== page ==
Trump to announce secretary of state Tuesday morning — and it's probably not Mitt Romney
Choice of Goldman Sachs exec Gary Cohn as economic adviser marks 3rd pick linked to the Wall Street bank
"It was an honour to have been considered for secretary of state of our great country. My discussions with president-elect Trump have been both enjoyable and enlightening," said Romney, a former Massachusetts governor and once vocal Trump critic, in a written statement posted to his Facebook page.
"I have very high hopes that the new administration will lead the nation to greater strength, prosperity and peace."
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Trump's search for the country's top diplomat has stretched out in a highly public fashion for weeks.
Exxon Mobil CEO Rex Tillerson has recently emerged as a leading candidate. He has met twice with Trump during the past week.
Transition officials told Reuters and The Associated Press that Tillerson, 64, would be the choice.
In an interview with Fox News Sunday, Trump pointed to Tillerson's deep relations with Moscow as a selling point. As Exxon Mobil's head, Tillerson maintained close ties with Russia and was awarded by President Vladimir Putin with the Order of Friendship, an honour for foreign citizens.
Senators who will have to confirm the pick may not share that view.
3rd Goldman Sachs appointment
Earlier on Monday, Trump said he would appoint Goldman Sachs Group Inc. president and chief operating officer Gary Cohn to head the White House National Economic Council, a group that co-ordinates economic policy across agencies.
"As my top economic adviser, Gary Cohn is going to put his talents as a highly successful businessman to work for the American people," Trump said in a statement.
The post does not require Senate confirmation.
In the heat of the presidential campaign, Trump accused primary rival Ted Cruz of being controlled by Goldman Sachs because his wife, Heidi, previously worked for the Wall Street giant. He slammed Democratic rival Hillary Clinton for receiving speaking fees from the bank.
"I know the guys at Goldman Sachs. They have total, total control over him," Trump said of Cruz. "Just like they have total control over Hillary Clinton."
The president-elect has now chosen three people with ties to the bank for his administration, including Steven Mnuchin, the treasury secretary nominee, and Steve Bannon, Trump's chief strategist and senior counsellor, both of whom used to work for the Wall Street giant.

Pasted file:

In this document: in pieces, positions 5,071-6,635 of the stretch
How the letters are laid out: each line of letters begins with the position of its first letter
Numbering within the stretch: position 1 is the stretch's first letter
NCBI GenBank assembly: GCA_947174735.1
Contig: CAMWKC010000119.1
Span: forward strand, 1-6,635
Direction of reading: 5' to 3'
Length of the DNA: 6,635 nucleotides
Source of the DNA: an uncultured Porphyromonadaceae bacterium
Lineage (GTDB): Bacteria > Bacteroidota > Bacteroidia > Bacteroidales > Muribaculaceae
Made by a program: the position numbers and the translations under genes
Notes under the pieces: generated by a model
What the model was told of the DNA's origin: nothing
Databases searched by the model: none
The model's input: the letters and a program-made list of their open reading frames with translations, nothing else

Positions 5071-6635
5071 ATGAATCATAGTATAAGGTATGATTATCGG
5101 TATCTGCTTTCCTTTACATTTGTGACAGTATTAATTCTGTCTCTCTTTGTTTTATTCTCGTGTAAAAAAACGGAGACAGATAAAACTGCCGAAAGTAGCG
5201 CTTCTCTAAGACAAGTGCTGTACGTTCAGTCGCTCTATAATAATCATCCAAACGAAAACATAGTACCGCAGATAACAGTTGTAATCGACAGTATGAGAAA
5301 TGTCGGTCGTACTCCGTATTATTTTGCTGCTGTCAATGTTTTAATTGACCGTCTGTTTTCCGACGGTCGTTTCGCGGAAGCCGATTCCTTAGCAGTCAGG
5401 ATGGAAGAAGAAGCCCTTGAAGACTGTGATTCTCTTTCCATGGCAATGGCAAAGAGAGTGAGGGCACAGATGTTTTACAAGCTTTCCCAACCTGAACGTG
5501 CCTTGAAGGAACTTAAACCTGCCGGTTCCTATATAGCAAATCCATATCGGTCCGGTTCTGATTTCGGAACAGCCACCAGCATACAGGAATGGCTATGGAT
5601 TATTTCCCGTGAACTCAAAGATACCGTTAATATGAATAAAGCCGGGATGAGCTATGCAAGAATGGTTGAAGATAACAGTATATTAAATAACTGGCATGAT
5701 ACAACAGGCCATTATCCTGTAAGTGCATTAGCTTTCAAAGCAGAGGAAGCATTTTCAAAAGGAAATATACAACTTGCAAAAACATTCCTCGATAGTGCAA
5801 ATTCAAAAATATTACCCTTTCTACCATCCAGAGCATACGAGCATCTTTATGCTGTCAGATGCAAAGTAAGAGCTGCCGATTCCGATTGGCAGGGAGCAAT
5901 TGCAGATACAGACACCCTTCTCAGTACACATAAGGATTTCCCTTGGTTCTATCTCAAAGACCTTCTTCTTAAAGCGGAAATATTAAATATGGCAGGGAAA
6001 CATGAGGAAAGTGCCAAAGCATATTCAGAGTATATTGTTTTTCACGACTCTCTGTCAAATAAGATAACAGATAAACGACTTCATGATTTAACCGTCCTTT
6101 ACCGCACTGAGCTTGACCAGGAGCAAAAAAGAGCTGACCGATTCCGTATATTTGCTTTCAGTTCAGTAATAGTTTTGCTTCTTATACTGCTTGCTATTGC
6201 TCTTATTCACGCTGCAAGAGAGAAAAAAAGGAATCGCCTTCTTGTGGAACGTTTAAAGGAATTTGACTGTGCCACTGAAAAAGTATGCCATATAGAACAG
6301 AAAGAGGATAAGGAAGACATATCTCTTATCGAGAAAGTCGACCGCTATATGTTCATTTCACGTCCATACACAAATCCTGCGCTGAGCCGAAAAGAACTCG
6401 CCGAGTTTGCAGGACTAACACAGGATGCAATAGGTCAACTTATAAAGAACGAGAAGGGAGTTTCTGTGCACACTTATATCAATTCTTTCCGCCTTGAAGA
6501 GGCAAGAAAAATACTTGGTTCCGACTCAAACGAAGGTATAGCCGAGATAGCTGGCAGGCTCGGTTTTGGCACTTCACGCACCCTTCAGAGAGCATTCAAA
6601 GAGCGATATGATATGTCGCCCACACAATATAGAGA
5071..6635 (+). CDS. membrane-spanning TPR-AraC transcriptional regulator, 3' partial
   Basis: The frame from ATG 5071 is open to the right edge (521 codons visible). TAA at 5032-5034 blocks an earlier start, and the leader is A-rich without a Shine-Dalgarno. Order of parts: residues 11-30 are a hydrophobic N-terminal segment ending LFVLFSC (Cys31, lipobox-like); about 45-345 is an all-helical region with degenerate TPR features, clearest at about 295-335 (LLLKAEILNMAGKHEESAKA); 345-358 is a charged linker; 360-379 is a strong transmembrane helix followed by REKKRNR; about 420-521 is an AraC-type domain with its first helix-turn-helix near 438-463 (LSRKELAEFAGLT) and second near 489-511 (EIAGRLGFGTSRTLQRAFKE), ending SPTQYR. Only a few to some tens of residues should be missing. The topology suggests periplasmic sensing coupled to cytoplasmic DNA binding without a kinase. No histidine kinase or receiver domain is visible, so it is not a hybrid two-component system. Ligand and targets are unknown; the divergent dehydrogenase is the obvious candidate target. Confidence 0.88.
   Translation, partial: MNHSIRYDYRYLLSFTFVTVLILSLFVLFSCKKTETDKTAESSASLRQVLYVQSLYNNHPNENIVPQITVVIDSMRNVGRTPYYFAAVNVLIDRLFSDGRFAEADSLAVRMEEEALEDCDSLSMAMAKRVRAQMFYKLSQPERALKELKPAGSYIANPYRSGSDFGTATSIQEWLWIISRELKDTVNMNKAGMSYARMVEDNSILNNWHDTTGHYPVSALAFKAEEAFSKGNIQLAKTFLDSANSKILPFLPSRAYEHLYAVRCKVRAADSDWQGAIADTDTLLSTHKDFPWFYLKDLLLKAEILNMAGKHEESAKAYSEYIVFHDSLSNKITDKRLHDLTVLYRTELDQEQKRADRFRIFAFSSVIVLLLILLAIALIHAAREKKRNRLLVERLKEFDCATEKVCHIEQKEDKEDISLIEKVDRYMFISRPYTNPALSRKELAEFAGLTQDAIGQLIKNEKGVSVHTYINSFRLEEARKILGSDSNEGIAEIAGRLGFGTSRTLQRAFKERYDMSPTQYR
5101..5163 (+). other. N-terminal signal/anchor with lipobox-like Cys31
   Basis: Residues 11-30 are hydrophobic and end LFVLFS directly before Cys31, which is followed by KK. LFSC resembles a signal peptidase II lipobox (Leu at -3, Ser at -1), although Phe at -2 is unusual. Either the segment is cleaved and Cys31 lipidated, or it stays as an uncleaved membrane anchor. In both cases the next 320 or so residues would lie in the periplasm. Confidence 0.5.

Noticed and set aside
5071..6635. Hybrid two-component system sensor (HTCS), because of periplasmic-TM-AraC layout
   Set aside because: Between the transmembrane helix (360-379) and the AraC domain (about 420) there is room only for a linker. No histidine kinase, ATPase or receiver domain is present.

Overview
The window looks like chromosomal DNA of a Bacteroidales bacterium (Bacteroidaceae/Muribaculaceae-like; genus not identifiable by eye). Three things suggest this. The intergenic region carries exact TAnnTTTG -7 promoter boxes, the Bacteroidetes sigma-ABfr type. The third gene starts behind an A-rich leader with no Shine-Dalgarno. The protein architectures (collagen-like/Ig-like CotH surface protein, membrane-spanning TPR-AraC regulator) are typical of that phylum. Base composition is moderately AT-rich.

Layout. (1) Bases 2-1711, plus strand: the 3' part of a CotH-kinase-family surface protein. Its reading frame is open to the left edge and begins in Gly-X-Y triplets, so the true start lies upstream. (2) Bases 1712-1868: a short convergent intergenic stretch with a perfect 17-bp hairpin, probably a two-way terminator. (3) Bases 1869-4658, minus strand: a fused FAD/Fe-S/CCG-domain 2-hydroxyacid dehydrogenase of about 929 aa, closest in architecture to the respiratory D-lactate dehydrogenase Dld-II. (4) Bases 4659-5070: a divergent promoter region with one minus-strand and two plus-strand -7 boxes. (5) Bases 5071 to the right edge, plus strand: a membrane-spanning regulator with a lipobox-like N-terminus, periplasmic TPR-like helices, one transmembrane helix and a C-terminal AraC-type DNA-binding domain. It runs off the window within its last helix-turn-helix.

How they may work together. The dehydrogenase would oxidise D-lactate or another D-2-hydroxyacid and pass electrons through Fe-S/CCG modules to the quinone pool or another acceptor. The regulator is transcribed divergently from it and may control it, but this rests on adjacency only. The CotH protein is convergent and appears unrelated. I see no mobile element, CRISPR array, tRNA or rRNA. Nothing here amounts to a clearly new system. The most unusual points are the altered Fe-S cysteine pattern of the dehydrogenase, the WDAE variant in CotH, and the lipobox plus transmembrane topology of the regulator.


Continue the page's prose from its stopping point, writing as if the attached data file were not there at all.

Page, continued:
Wall Street executives have long wielded influence in Washington, filling top jobs in both Republican and Democratic administrations.
Goldman Sachs itself has produced several treasury secretaries, White House chiefs of staff and top economic advisers.
If Cohn accepts the job, he will be the third Goldman executive to run the NEC. Robert Rubin was the NEC director under Bill Clinton, and Stephen Friedman had the job during George W. Bush's administration.
Draining the swamp?
The financial industry's high-level presence in Trump's burgeoning administration runs counter to some core campaign messages that energized his supporters.
Goldman Sachs stocks are up 33 per cent since Trump's election.
Trump repeatedly warned that Clinton's Wall Street ties in the form of paid speaking gigs meant she would never reform the financial industry.
He promised that he would "drain the swamp" in Washington, a city he painted as beholden to financial and political special interests. He cast himself as a champion for working-class people who watched the big banks grow wealthier after a government bailout, but haven't seen the effects of an improving economy in their own lives.
"I'm not going to let Wall Street get away with murder," Trump told voters in Iowa. "Wall Street has caused tremendous problems for us."
To Democrats, the fact that Trump is now plucking advisers from Wall Street smacks of hypocrisy.
"Everyone who voted for Trump, who thought he'd defend working people, pay attention to the reality of what he's doing, not just his rhetoric," said Vermont Senator Bernie Sanders, who railed against Wall Street's influence in Washington when he ran against Clinton in the Democratic primary.
Everyone who voted for Trump, who thought he'd defend working people, pay attention to the reality of what he's doing not just his rhetoric.—@BernieSanders
Trump team touts real-world experience
Goldman was involved in the securities market for subprime mortgages, the same financial instruments that helped fuel the housing bubble and ultimately led millions of Americans to lose their homes to foreclosure.
Wall Street executives also opposed the Dodd-Frank financial reform legislation signed by President Barack Obama, legislation Trump has vowed to overhaul.
Trump's advisers dismiss charges that the president-elect is going back on his promises to put the interests of working-class Americans ahead of financial institutions. They say Trump is tapping people who bring real-world experience and business acumen to Washington.
"You're not going to find better people than those who have been at the top of finance, the top of our markets, understand the way our markets work," Kellyanne Conway, Trump's senior adviser, said on MSNBC.
With files from CBC News and Reuters